So far this spring, observers have suggested the Corn Belt can be split down the middle thanks to dry conditions conducive to planting out west and wet conditions out east.
Yet this early in the season, Peter Meyer of PIRA Energy Group says planting progress is a non-story.
“For Illinois, Iowa and Minnesota, the heart of the belt there, [things are] fine,” Meyer says during the “AgDay” Agribusiness Update segment. “Nebraska’s got some problems, east’s got some problems, but the heart of the belt, I think there’s not a story there.”
The eastern Corn Belt has indeed faced wet conditions, but there’s no need to get nervous just yet.
“If I looked at the date and we were two or three weeks further down, I’d be a little bit worried about the eastern belt,” Meyer explains. “I haven’t gone through the eastern belt yet, just on [Interstate] 80. I don’t like a windshield tour. I’ll go through there on the way back through Indiana, Ohio. I know it’s wet. But the western belt is going pretty well. They understand the importance of getting the crop in in a timely basis, and a lot of farmers have said you know what, I know what the calendar says. It might still be a little bit early, but I also know what my field is telling me, and when conditions are right, I’m going in. Conditions are right in the west, they’re not right in the east. We’ll see how long that lasts.”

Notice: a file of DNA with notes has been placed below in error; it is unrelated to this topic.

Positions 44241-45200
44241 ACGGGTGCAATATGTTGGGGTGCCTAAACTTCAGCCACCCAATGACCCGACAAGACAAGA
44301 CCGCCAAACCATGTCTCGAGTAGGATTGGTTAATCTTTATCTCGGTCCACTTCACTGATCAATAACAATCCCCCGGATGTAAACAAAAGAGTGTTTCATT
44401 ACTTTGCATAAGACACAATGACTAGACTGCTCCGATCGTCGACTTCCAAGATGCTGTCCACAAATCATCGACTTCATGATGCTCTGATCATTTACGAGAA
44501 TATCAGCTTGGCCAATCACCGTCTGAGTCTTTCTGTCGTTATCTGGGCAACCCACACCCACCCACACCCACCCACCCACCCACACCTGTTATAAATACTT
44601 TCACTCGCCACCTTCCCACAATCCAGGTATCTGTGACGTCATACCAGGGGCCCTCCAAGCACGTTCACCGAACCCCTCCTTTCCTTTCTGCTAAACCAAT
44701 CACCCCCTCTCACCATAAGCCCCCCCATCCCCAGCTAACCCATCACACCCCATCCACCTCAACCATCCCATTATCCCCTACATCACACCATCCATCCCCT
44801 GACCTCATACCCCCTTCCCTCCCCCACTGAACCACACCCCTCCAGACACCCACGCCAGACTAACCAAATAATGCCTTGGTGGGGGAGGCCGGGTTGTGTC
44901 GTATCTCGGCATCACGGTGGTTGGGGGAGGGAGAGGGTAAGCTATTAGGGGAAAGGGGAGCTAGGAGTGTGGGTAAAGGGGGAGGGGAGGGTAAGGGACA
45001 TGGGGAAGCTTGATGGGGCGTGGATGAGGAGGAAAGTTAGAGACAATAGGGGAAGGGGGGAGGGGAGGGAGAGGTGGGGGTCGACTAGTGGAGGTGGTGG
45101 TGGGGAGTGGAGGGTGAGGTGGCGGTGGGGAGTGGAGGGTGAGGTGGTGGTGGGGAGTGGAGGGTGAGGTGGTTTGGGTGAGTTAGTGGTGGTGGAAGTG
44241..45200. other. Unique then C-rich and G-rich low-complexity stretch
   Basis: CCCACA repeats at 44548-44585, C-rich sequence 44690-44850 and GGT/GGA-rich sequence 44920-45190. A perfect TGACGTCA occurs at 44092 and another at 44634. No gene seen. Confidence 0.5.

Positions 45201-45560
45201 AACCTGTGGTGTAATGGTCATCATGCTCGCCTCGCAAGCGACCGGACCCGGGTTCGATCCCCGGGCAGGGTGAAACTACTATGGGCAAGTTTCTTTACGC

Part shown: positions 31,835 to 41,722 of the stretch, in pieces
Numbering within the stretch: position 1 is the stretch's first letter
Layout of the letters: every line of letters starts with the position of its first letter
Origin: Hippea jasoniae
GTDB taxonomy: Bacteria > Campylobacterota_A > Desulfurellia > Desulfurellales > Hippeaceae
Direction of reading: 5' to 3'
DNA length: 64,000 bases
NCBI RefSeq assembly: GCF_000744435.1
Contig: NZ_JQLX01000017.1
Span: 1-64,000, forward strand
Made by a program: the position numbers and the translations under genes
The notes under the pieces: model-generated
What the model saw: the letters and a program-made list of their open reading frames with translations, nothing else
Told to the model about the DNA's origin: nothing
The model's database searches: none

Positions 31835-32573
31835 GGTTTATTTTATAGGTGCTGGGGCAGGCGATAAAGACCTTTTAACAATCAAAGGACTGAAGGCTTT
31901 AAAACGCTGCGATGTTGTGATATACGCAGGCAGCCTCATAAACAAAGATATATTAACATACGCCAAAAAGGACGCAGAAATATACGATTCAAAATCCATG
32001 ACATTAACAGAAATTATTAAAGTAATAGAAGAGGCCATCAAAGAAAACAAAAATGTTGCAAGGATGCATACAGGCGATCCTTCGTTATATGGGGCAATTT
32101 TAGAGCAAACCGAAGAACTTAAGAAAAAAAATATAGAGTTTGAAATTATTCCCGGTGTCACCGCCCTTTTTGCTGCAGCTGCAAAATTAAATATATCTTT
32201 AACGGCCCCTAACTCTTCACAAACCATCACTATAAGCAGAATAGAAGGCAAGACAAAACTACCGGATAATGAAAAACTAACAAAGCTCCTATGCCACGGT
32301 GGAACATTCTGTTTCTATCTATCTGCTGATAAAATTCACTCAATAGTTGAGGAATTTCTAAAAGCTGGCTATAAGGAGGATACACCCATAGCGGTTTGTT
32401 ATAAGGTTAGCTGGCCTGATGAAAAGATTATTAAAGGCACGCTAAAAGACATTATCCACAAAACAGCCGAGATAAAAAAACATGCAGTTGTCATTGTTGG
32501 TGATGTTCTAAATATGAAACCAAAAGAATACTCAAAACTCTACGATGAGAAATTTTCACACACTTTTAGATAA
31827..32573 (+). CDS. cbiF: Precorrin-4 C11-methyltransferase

Elsewhere in the country, farmers are well on their way with planting.
“[In] southeast Minnesota, [I’ve] talked to a lot of farmers there that are done,” Meyer notes. “Central Illinois, yep, we’re done. Northern Illinois, getting going, progress is going well. And the farmers in Iowa [are] really starting to move along here a little bit.”
Producers who follow market news should remember that while planting is critical, it’s only part of the larger crop-cycle story.
“Let’s see what the weather brings. The weather’s the wild card. Anybody that tells you that yields are going to be below 160 or above 170 at this point, they’re throwing a needle at a dartboard because we just don’t know with the way the weather is going to be. The long-range forecasts, I don’t put much stock in them. I’ll put them out two weeks, and even then I get a little bit nervous about it.”